Frida Kahlo, famous Mexican painter, used copper plates as a surface for many...
Frida Kahlo, famous Mexican painter, used copper plates as a surface for many of her paintings. How did she prepare the surface before painting? I have read her biography by Hayden Herrera, but could not find this information. See if you can help me.
I offer my sincere apologies for this reply is long overdue.
Unfortunately, even after lengthy information search I wasn’t able to find the exact method Frida Kahlo used to prepare the paintings she made on copper. However, I was able to find plenty of advices for artists wishing to paint oil on copper (see below). Although Kahlo didn’t have the opportunity the use some of the modern substances, I would guess that her technique couldn’t dramatically differ from the modern methods. But the truth is that I cannot offer you the definitive answer on whether these techniques are similar to those used by her, and for that I apologize.
Mike Brooks from Frida Kahlo Fans (http://www.fridakahlofans.com/mainmenu.html), who gave me many helpful hints for the search, had this opinion of the preparation:
"My guess is that Frida used "home remedies" rather than any scientific method. I suspect she sanded it lightly to rough up the surface, washed it with white vinegar and then wiped it down with a clean cotton cloth to remove the residue. That's the common "home remedy" approach to painting on any metal surface."
I found a mention of the preparation made by "the old artists", though it might refer to the 16th-18th centuries instead of early twentieth century:
"Generally, the old artists scuffed up the surface of a copper plate and rubbed white lead into it with the palm of their hand. The white lead turned a bit greyish at first, but it dried out to look like a cloudy peach color."
Here are all the different advices for preparing the copper surface in a more modern way that I was able found:
"I started by roughing the surface with a soft scouring pad on both sides for a satin finish. At first I would gesso, sand and gesso again. However, I have found that painting directly on the scoured copper is very satisfying and if wanted a glint of copper can come through as highlight/s. So far I haven't seen any change in the quality of the finished work (it is early days of course)."
"Using a good quality metal primer as the coating applied to a clean oxide free surface will provide good performance under normal conditions. The ultimate performance will be divided when an acid etch, 2 component prep primer is applied over clean copper surfaces.
The acid tech primer is usually available at automative paint supply shop. It is suggested that you follow the instructions to the letter.
Acid etching: You MUST insure that you are properly protected with goggles, acid-resistant gloves and proper clothing so that you don't injure yourself. For similar reasons, please insure that you keep others away from this process."
"1. Sandpaper the copper with fine grit paper.
2. Brush some garlic/onion fresh juice over the copper and let it dry.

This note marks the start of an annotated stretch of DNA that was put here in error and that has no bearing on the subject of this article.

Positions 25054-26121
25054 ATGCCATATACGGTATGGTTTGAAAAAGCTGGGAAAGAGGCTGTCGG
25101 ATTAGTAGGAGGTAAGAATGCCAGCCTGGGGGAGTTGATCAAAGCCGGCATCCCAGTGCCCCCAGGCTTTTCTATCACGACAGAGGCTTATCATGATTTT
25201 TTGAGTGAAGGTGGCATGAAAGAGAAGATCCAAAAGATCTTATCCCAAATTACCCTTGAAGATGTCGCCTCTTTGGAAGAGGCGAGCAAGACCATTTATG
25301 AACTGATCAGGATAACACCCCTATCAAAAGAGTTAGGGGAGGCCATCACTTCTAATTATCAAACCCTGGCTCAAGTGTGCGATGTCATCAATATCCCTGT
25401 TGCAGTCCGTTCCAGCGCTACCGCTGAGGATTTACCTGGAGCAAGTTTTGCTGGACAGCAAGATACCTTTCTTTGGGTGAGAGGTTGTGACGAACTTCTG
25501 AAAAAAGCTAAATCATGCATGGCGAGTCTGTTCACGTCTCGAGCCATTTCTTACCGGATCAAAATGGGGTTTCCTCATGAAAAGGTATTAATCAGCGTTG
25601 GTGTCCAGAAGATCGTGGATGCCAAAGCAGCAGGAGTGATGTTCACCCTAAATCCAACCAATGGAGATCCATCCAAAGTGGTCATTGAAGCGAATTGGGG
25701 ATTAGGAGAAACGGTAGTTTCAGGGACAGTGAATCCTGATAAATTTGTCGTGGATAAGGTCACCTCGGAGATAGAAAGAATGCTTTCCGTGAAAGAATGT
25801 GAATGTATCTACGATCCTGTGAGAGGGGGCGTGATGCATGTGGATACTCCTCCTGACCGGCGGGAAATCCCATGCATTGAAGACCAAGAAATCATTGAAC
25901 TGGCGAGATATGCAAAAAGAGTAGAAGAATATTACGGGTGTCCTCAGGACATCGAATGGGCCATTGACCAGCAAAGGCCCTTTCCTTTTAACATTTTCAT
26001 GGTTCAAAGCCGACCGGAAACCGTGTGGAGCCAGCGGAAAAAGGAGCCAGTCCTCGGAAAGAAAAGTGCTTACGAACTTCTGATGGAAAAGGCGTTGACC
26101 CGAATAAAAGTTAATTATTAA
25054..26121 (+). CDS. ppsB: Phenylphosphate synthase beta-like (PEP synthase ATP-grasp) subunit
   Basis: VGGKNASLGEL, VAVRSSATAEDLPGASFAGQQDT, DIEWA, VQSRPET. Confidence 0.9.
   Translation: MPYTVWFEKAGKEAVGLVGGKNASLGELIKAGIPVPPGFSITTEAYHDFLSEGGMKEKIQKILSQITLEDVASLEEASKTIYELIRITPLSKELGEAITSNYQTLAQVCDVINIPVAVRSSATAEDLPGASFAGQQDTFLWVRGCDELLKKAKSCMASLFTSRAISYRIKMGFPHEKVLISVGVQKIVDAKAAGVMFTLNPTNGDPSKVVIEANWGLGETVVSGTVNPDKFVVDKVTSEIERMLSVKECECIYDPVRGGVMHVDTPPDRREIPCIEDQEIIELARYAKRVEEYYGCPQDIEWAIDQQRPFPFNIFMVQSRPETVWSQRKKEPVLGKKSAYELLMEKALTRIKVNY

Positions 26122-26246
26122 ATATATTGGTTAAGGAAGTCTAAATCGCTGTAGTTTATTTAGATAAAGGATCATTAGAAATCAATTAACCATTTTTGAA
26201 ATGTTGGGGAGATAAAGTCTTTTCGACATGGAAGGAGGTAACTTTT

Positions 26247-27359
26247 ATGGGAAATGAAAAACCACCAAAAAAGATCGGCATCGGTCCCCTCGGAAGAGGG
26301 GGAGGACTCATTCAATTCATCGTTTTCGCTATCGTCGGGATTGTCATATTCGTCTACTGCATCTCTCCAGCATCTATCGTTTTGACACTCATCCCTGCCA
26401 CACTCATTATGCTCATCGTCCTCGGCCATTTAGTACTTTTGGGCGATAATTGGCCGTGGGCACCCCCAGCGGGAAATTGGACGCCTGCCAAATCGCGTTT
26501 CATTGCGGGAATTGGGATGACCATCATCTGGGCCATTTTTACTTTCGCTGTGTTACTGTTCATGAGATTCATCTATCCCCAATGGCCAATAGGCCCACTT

3. Optional: Brush some resin, it acts a lot like very strong glue, thinned mastic varnish will work just fine.
4. White lead ground to as thick a consistency as possible in boiled linseed oil is brushed with several fin layers, and wait till the layer will dry after brushing the next. Don't forget about the rule "fat other lean".
If you want to lightly send the ground you can wet it with water and then send it, in that way the toxic dust will not blow away.
The #3 step was taken from the book "The Materials of the Artist and Their Use in Painting: With Notes on the Techniques of the Old Masters, Revised Edition" by max Doerner (chapter 10, page 386)."
"First abrade the surface with fine steel-wool as this gives a great keyed surface, then de-grease it with meths or some other alcohol based solvent. I then prime with an alkyd primer (I use winsor&Newtons oil based primer). Apply at least 4 coats brushing one coat one way then the other coat the otherway with about 24 hours between coats! My last coat is usually applied with a palette knife. I leave the plate to dry for at least 6 to 8 weeks then I use fine (600 grade) wet & Dry abrasive paper to obtain a smooth painting surface."
"You can also rub the surface of the copper with garlic to make the paint stick."
What seemed come up often in the search was the decision to use acryl paints instead of oil:
"I sand the surface with fine sandpaper in circular motions. I wash the surface with alcohol and use Alkyd paints thinned with Liquin and turps. I paint many very thin layers which lets the copper base peak through. These paintings have a brillance and depth, a luminous quality. I began with oils but they took too long to dry and the surface attracts any air borne particles and spoils the surface. You need to keep the painting in a covered container while it drys, also the brushes to protect from those above mentioned particles. Windsor and Newton which makes Alkyd paint says it will dry in 48 hours but I have been painting a second layer in 24 hours. I do not yet know what the long term effects of this technique are."
Again I apologize for keeping you waiting for so long for the reply and not being able to provide you with the answer you were searching for. I hope some the tips on the preparation in this reply will be useful to you.